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 Overblowing
Author: GenEric 
Date:   2019-01-25 12:01

I'm having a bit more embouchure problems and it is apparent because my sound sounds shrill and some notes are flat (throat tones and left hand upper register). I've been told to take as much mouthpiece and to push the sides of my mouth. I generally ignored the negative consequences because I thought I would get used to them. However, the more I play, the more I realize that the "right" amount of mouthpiece I should be taking should be way less than normal in order to achieve a focused, dark sound on a closed mouthpiece. Also, when I push from the sides, my bottom lip becomes flabby and my left hand notes become flat. Any opinions?



Post Edited (2019-01-25 12:15)

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 Re: Overblowing
Author: GenEric 
Date:   2019-01-25 12:09

In the first page of the clarinet compendium, it says "the mouthpiece should be paid on the lower lip, at about an inch and a half from the tip of the reed.... upper teeth falling naturally at about half an inch from the tip of the mouthpiece."

Really! A whole inch and a half? This can't be right.... Any idea for a M13L?

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 Re: Overblowing
Author: michele zukovsky 
Date:   2019-01-25 12:21

do not play with so much mouthpiece in your mouth.
if you hold the clarinet with just your left hand, you will find the right angle and amount of mouthpiece needed.
sit down...then hold the clarinet between your legs---take your right hand away.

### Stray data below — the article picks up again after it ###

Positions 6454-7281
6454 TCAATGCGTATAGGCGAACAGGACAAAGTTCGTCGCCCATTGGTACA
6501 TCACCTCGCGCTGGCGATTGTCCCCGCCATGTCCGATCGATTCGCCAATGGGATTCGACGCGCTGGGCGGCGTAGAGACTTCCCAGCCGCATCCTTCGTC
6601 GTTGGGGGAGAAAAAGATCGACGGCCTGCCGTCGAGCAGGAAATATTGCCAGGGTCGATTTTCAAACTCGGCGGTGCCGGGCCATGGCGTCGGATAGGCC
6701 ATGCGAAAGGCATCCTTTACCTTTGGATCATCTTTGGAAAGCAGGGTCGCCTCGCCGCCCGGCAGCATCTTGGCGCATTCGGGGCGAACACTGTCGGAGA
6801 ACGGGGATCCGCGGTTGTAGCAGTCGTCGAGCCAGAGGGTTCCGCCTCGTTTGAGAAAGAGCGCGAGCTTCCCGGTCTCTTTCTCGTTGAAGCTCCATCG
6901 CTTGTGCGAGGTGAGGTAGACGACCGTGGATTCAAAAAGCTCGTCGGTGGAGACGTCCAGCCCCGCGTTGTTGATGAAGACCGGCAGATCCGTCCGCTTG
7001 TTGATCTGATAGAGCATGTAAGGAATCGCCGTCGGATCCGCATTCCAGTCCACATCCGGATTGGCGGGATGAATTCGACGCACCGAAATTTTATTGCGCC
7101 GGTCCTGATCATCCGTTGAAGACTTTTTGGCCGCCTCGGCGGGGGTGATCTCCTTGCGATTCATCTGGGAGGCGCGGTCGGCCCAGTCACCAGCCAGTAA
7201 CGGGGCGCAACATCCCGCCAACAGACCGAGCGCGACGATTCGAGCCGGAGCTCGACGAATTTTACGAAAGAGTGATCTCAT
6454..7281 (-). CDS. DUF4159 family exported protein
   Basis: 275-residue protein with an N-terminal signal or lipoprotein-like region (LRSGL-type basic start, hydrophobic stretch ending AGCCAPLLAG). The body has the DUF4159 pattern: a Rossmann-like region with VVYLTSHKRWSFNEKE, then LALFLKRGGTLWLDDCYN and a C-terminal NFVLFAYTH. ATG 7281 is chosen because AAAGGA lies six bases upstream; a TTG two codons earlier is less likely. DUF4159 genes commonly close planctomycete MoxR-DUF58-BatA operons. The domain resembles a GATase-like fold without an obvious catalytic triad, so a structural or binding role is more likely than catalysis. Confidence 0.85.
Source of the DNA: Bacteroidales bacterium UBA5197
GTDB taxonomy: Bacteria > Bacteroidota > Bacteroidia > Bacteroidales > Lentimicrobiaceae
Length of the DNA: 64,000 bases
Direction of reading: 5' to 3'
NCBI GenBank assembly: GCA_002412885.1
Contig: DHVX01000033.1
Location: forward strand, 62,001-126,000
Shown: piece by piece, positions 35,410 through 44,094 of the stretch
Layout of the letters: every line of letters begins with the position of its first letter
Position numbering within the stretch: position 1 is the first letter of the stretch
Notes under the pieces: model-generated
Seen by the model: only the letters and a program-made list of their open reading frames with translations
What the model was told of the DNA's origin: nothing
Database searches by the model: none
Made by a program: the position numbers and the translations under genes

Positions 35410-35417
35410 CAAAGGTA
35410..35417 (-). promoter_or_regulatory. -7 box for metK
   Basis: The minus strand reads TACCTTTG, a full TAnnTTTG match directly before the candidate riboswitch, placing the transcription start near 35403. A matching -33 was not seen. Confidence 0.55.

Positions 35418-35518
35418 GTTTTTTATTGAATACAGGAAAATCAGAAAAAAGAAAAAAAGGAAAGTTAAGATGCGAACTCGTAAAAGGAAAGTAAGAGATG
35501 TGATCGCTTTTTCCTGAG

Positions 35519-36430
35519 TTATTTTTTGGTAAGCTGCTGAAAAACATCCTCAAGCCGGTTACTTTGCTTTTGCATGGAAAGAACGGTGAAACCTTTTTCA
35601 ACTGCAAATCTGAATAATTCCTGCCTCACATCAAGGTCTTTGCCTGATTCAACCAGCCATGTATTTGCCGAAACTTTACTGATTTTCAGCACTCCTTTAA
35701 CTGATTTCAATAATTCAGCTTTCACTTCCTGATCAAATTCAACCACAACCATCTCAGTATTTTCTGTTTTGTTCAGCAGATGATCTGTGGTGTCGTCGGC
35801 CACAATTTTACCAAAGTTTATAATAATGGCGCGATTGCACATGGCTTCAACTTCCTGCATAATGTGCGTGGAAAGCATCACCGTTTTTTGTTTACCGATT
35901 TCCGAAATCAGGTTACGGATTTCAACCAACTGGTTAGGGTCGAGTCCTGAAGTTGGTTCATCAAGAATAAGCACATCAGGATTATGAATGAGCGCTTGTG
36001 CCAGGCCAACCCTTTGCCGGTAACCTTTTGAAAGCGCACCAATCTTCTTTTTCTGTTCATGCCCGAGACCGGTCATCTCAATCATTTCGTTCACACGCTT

and it will be then, your right way to play---very naturally, after you pick up the clarinet with your left hand.
pick a good mouthpiece with a medium reed---like a 3.5 vandoren.
and a nice b40 lyre....

zukovsky@usc.edu

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 Re: Overblowing
Author: kdk 2017
Date:   2019-01-25 13:16

GenEric wrote:

> ... I've been told to take as
> much mouthpiece and to push the sides of my mouth. I generally
> ignored the negative consequences because I thought I would get
> used to them. However, the more I play, the more I realize that
> the "right" amount of mouthpiece I should be taking should be
> way less than normal in order to achieve a focused, dark sound
> on a closed mouthpiece.

I've read that advice (to take as much mouthpiece as possible until it starts to squeak) more times than I can count. Whenever I've experimented with following it, the result has always been abysmal. Mostly, I think, because it really is possible to play, however badly but without squeaking, with too much reed in your mouth.

Try this experiment. Slide a piece of paper - as thin paper as you have on hand - between the reed and the facing down as far as it goes until it stops. The conventional wisdom is that your point of contact (where the lower teeth, covered by the lower lip, contact the reed) should be where the reed and mouthpiece separate. The paper will locate this fairly accurately for you (the separation happens slightly lower, but it's close enough to make the point). Put a piece of tape that is thick enough to feel with your lower lip (I've used electrical tape; "Duck" tape will work) across the reed so that its upper edge is where the paper stops. Take the paper out.